In that regard you kind of feel bad for Bradley, that nobody in Europe is willing to take a flier on him. Aside from the National Team camp in January and the couple FIFA dates sprinkled on the calendar, how many days a year does he actually get to go out onto the field and coach? Who knows, maybe he learns from his mistakes of the last four years and figures out a way to stop the terrible early starts and find a way to close out matches.
For the U.S. to probably take that next step -- perhaps the hardest in the world, in breaking into the upper tier of soccer nations -- it needs a dreamer with vision. As the USSF is currently constituted, that's simply not going to happen. Beyond that, turning the average youth player from a good athlete who wins trophies to a mini one-touch version of Xavi takes years, time and money.
The bare minimum a U.S. coaches needs to achieve is qualify for the World Cup. At this stage, off the buzz of 2010 Gulati couldn't afford to even consider risking this not happening in 2014, hence Bradley became the safe (if not only) choice for the job.
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What was the name of that old Fatboy Slim album? "Halfway Between the Gutter and the Stars"?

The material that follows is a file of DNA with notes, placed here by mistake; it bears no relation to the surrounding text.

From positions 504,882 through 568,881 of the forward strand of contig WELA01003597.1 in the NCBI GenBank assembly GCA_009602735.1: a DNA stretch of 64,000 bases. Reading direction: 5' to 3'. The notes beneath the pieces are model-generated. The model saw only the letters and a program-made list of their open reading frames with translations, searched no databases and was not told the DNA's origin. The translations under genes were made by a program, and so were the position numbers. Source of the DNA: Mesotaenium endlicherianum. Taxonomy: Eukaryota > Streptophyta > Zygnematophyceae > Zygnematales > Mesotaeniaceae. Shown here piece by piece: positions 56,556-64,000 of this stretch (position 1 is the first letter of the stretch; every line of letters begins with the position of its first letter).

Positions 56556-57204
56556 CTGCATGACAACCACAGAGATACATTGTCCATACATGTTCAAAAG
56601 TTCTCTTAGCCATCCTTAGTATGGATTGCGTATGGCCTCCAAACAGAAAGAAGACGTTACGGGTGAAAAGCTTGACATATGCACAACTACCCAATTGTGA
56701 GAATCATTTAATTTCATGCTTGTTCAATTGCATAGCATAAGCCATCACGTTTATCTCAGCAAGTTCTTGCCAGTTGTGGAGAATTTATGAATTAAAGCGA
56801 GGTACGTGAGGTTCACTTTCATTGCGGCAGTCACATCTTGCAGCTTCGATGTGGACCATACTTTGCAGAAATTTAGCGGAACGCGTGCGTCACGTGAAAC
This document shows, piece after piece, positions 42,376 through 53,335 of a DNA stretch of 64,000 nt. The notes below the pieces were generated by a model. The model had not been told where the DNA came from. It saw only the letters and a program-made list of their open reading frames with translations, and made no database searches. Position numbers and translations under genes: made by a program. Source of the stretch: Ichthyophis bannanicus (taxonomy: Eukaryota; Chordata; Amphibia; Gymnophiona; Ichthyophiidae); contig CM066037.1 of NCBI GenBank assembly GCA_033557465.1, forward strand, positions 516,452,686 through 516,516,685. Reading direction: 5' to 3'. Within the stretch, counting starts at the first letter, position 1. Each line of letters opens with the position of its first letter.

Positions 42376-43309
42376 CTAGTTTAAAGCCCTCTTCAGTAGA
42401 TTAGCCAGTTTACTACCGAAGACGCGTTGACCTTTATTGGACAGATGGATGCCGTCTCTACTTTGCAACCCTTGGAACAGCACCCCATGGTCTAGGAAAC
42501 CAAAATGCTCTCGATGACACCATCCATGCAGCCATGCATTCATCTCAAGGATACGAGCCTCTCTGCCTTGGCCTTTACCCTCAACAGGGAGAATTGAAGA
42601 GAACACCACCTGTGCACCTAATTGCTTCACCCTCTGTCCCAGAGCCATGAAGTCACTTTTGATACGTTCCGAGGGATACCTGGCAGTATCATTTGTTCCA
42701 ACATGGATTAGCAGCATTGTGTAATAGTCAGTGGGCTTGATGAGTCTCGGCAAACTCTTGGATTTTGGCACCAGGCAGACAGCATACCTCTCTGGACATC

That's sort of how I personally feel about how all this went down and what the U.S. is going to do going forward. We all, as fans, want the U.S. to shoot for the best, but we're stuck settling for what we are. It's not a great feeling, but it could be a whole lot worse. Look at nations like Scotland, who may never reach a World Cup in our lifetimes again.
More than anything Bradley's return reminds me of an episode of "Louie" from a few weeks ago, when Louis CK was on a date in a coffee shop and gets browbeaten by a young high school tough. His date is appalled how Louie shriveled into a wimp when challenged by the football player from Staten Island.
Intellectually, she says, she understands why Louie didn't do anything to the kid, but emotionally at a primal level she was massively turned off by his massive cowardice.
My brain can rationalize and accept why Bradley returning to the helm of the USMNT for the next four years isn't the worst thing that's ever happened in the history of professional sports. Emotionally, though, it leaves me a little empty, as in, we've seen this story before and its hard to envision the sequel being a whole lot more interesting. A fresh set of eyes and ideas after four years isn't all that much to ask, is it?
Here's to hoping, like most of my non-Andy Carroll preseason EPL predictions, I'm wrong.